Golfin' on the Grand StrandArticle by: David Theoret
I just came back from Myrtle Beach; played 9 courses over a 12-day period which doesn't seem like a lot but I must say it wore my out. Gone are the days of 36 holes a day; they are now replaced with 18 holes, Aleve and Ben Gay. Whoever said you don't need to be in shape to play golf has never seen my game!
Living in Florida, it was nice to see things other than palm trees, sand and water, although Myrtle Beach does have its fair share of the latter two. It was also nice to see dirt when you take a divot and the occasional earthworm on those extra-chunky swings. Some things remain the same such as elevated greens and massive waste bunkers. Many greens, especially on the Davis Love III Course at Barefoot Resort are a lot smaller than you typically find in the southeast; consequently, it takes accurate approach shots of you are going to score well here. Being a Lowcountry guy, DL 3 does a great job of using what the land gives him and incorporating it into his layout. In fact, many of the green complexes are reminiscent of Pinehurst #2. There's also the replicated ruins of an old antebellum plantation between the 3rd and 7th holes.
Another great course at the Barefoot Resort is the Fazio Course. Fazio has taken a piece of land that boasts significant natural and manmade elevation changes and developed it into a golf course that will challenge even the boldest of players. About 15 holes involve the water which leads to several risk/reward opportunities. You can score well out here or put up an embarrassing number.
True Blue Plantation is a must play on any golfer's visit to the area. True Blue also has a lot of Lowcountry flavor to it: salt marshes, wetlands, live oaks and towering pine trees. Greens are often well elevated and surrounded by waste bunkers. In fact, all of the bunkers out here are waste bunkers – saves on buying rakes! The clubhouse balcony overlooks the 18th green; it's a place where golfers congregate after the round and watch fellow golfers play 18. It may be as close as you ever get to playing in front of a gallery!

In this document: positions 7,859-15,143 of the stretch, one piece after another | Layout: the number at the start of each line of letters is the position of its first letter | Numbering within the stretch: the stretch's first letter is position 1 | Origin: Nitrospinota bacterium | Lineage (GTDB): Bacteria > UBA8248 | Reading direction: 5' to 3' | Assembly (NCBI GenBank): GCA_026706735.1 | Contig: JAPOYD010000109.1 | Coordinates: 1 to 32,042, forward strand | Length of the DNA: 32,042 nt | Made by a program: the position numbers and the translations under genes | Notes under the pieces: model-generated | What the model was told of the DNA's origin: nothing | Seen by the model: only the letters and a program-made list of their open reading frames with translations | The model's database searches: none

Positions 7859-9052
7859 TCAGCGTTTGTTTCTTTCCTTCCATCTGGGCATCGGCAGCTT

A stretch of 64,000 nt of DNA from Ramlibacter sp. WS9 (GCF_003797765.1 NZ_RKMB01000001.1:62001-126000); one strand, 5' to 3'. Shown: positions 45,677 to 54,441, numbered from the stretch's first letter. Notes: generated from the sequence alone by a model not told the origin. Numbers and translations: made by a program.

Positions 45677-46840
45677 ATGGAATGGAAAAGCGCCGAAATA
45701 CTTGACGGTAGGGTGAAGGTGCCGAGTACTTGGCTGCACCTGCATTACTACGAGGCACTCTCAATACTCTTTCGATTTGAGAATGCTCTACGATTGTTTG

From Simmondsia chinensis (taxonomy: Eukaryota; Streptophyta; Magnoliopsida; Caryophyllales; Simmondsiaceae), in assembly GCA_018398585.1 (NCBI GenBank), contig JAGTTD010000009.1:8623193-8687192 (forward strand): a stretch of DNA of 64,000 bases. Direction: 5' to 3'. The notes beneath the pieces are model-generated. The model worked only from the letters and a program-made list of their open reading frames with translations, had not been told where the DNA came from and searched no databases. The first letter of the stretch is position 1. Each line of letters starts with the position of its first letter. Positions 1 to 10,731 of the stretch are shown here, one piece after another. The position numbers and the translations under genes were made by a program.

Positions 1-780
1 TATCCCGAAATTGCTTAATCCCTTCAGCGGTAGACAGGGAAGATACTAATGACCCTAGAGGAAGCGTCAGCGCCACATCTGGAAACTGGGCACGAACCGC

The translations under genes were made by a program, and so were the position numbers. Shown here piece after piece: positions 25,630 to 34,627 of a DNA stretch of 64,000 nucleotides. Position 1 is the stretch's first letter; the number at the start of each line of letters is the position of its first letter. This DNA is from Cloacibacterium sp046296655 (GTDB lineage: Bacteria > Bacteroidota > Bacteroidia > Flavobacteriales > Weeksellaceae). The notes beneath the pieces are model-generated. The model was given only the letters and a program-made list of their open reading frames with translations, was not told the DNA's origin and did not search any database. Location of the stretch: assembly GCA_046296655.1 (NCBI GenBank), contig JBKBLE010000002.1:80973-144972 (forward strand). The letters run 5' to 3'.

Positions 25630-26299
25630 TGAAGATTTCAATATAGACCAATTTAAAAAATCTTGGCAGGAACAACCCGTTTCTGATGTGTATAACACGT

The King's North Course at Myrtle Beach National is home to what I consider the Grand Strand's most interesting hole. Number 6 is a 525-yard par 5 aptly dubbed The Gambler and is one of the more interesting holes I've ever played. Picture this: an island fairway! Hit your tee shot on the island fairway and you've increased your chances of par or better tenfold and made the hole over 100 yards shorter. It takes two well-executed shots to do so, but it's well worth the try.
One of the best conditioned courses in Myrtle Beach is Arrowhead Country Club; their greens are amazing. Arrowhead offers 27-holes of golf, with several holes set along the Intracoastal Waterway. It's the epitome of target golf. A large party boat going by can provide an instant gallery. Just be ready for some of the things they might yell and when they might yell them (i.e. during a backswing)!
Burning Ridge underwent a massive renovation in 2006 because it was too hard. These days, it's anything but a pushover. What I will remember about the course are the greens. Not only are they very puttable and roll true, they come in a variety of shapes and sizes. Some are long and narrow others are wide and shallow. They all place a premium on club selection.
Shaftesbury Glen and The Hackler Course at Coastal Carolina University are great courses for beginners or golfers looking to have a good time on player-friendly courses. Shaftesbury has no significant forced carries on any hole and with the exception of a couple of holes, everything is pretty much straight ahead. The Hackler Course is run by students in the university's golf management program and maintained by students in a golf maintenance program at a sister institution. There's not a lot of trouble around the greens and the course puts an emphasis on the short game.
These are just some of the highlights from Myrtle Beach. Stay tuned for more.